[url=http://harrysworldatlas.blogspot.com/2007/01/china-cn-jiangsu-province-n... The Region contains the Nбnjīng metropolitan area and 2 counties. [/url]It has an area of 6 501 square kilometers and a population of 6 126 165 in the 2000 census.

At the next lower level,[url=http://en.wikipedia.org/wiki/Nanjing] it is divided into 11 urban county-level districts ("qū") [/url]which Canadians might call "boroughs" or "cities," as well as the two counties ("xiаn").

At the lowest level, in the "city" of Nбnjīng the 11 urban districts are further divided into 57 "street committees" ("shмchщ") which Canadians might call "neighbourhood councils", 9 urban townships ("zhиn"), and about 46 various other subdivisions. The two counties comprise 17 satellite towns ("zhиn", also translated as urban townships.) The total Nбnjīng region has 129 "township-level units" including the street committees.

As I understand it, those "township-level units" have contested elections, making their councils somewhat accountable. Deputies to people's congresses of township-level units are elected directly by their constituencies to five-year terms. Does this also apply to people's congresses of the next level, the 11 urban county-level districts ("qū") and the two counties?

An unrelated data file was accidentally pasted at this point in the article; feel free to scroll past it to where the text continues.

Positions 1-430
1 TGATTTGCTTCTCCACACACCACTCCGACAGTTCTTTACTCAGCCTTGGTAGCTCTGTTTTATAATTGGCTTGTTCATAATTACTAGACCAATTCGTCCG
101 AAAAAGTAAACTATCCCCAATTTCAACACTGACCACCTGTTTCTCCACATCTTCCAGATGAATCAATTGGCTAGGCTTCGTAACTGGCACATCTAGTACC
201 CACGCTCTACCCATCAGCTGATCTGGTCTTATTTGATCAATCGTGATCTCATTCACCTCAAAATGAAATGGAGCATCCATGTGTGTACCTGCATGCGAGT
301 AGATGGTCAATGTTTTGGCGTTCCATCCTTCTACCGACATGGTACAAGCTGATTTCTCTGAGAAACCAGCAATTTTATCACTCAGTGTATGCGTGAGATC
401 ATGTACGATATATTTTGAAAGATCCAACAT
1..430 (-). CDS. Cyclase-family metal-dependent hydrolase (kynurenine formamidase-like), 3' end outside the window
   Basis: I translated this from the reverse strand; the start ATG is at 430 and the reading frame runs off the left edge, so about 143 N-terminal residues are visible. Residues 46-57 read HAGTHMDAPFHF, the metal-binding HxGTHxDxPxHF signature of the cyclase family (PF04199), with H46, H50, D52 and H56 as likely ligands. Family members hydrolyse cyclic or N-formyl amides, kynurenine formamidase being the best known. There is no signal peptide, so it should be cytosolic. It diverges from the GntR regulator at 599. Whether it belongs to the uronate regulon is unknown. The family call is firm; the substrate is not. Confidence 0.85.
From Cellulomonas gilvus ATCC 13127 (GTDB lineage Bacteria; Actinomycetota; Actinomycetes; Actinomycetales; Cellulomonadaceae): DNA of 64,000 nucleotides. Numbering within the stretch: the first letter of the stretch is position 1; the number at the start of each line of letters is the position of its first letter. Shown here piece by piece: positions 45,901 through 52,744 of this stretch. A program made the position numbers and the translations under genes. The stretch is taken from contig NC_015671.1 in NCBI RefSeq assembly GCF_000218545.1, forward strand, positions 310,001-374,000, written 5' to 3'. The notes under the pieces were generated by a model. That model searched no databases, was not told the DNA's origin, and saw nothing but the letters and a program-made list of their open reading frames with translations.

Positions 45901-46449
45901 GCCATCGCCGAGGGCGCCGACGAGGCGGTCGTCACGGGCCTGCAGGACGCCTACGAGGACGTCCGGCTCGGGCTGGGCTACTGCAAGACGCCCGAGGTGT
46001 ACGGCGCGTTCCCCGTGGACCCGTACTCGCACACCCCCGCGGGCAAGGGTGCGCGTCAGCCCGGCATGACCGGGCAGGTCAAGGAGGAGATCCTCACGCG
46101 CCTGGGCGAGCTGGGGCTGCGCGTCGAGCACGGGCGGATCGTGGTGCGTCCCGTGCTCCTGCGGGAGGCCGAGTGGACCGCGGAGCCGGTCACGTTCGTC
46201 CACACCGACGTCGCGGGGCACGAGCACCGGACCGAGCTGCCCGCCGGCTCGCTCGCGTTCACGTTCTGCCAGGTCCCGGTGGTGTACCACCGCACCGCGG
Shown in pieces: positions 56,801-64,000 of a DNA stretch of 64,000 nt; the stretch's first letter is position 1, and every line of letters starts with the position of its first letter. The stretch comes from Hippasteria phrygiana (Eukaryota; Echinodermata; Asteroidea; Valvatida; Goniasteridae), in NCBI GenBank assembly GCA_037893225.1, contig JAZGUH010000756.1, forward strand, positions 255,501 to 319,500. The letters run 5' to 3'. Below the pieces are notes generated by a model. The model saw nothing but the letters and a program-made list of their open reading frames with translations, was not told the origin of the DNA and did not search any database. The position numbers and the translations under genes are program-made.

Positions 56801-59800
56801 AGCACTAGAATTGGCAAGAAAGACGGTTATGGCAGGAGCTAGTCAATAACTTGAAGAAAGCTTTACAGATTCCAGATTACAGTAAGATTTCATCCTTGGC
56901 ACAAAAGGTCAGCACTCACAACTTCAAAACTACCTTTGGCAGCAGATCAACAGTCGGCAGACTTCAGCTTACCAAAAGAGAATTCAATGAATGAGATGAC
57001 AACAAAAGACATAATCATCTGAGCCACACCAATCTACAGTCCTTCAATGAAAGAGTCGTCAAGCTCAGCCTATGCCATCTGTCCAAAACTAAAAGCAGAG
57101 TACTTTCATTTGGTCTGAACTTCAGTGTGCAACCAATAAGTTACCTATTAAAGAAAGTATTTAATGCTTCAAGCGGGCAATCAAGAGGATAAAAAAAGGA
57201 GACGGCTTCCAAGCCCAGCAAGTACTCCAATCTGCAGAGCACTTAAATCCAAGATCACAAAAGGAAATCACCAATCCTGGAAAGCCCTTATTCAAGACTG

And how much power does the Jiangsu CPC Party Chief have over the party chiefs at the Region (Shм), the middle level (qū and xiаn), and the lowest level?

Are decisions like building[url=http://en.wikipedia.org/wiki/Nanjing_Metro] Nбnjīng Metro Line 2 [/url]taken at the Region (Shм) level, or the provincial level?

Nбnjīng Region runs right up to Zhenjiang Region, the prefecture-level region to the east which has 2 841 856 people. It also abuts on the southeast Changzhou Region (population 3 776 270) and on the northeast Yangzhou Region (population 4 588 554). It also runs up to Mǎ'ānshān Region in Ānhuī province (pop. 1,243,900.) Do each of these regions have their own daily newspapers? (I don't know any way to hold a level of government accountable without a daily newspaper reporting on it.)